Non-Fiction

Riot Recommendation: Creative History Books

In Riot Recommendation, we take a request for a recommendation and turn it over to the Book Riot community to help them with ideas.

shakespeare's pubThis installment of the Riot Recommendation is sponsored by Shakespeare’s Pub by Pete Brown.

Welcome to the George Inn near London Bridge; a cosy, wood-panelled, galleried coaching house a few minutes’ walk from the Thames. Grab yourself a pint, listen to the chatter of the locals and lean back, resting your head against the wall. And then consider this: who else has rested their head against that wall, over the last six hundred years?

Chaucer and his fellow pilgrims almost certainly drank in the George on their way out of London to Canterbury. It’s fair to say that Shakespeare popped in from the nearby Globe for a pint, and we know that Dickens certainly did. Mail carriers changed their horses here, before heading to all four corners of Britain—while sailors drank here before visiting all four corners of the world.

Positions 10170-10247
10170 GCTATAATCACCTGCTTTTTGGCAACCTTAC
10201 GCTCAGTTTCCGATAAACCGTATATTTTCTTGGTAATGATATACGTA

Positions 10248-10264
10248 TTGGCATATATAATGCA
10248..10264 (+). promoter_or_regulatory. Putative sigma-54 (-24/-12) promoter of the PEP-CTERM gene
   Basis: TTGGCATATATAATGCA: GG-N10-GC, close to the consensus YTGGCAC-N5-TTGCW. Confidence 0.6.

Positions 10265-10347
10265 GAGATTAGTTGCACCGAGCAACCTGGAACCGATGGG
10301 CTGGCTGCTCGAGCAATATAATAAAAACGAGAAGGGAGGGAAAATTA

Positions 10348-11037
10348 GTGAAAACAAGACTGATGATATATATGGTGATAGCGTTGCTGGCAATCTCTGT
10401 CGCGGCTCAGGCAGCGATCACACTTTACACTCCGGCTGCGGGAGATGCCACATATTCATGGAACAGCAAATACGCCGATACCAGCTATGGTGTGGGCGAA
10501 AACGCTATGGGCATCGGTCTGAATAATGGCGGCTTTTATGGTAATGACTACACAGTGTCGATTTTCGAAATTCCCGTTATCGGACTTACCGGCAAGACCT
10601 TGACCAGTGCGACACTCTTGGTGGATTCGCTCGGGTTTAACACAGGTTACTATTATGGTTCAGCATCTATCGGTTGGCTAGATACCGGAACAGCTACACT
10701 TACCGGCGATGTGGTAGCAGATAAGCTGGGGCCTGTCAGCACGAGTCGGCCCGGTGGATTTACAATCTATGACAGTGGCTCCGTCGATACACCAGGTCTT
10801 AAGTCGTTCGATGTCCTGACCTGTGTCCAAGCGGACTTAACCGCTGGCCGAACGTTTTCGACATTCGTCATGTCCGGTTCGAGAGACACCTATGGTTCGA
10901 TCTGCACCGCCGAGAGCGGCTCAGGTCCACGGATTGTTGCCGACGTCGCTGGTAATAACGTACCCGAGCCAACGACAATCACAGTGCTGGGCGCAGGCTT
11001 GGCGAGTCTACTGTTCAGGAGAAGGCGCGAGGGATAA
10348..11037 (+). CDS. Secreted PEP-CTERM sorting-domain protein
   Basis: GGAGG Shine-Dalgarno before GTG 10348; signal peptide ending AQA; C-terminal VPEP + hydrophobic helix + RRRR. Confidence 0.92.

The pub, as Pete Brown points out, is the ‘primordial cell of British life’ and in the George he has found the perfect example. All life is here, from murderers, highwaymen, and ladies of the night to gossiping peddlers and hard-working clerks.

 

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Okay, you might not be into reading the kinds of history books you remember from high school (I know I’m not), but what if you could learn about London through the lens of a pub (see the sponsor title above) or, like, American culture through popular music trends? Better, right? Good writing and an interesting angle can make just about any subject interest–one need look no further than the success of books like Mark Kurlansky’s Salt for proof of concept–so today we want to know: what are the best books that take a creative approach to exploring history?

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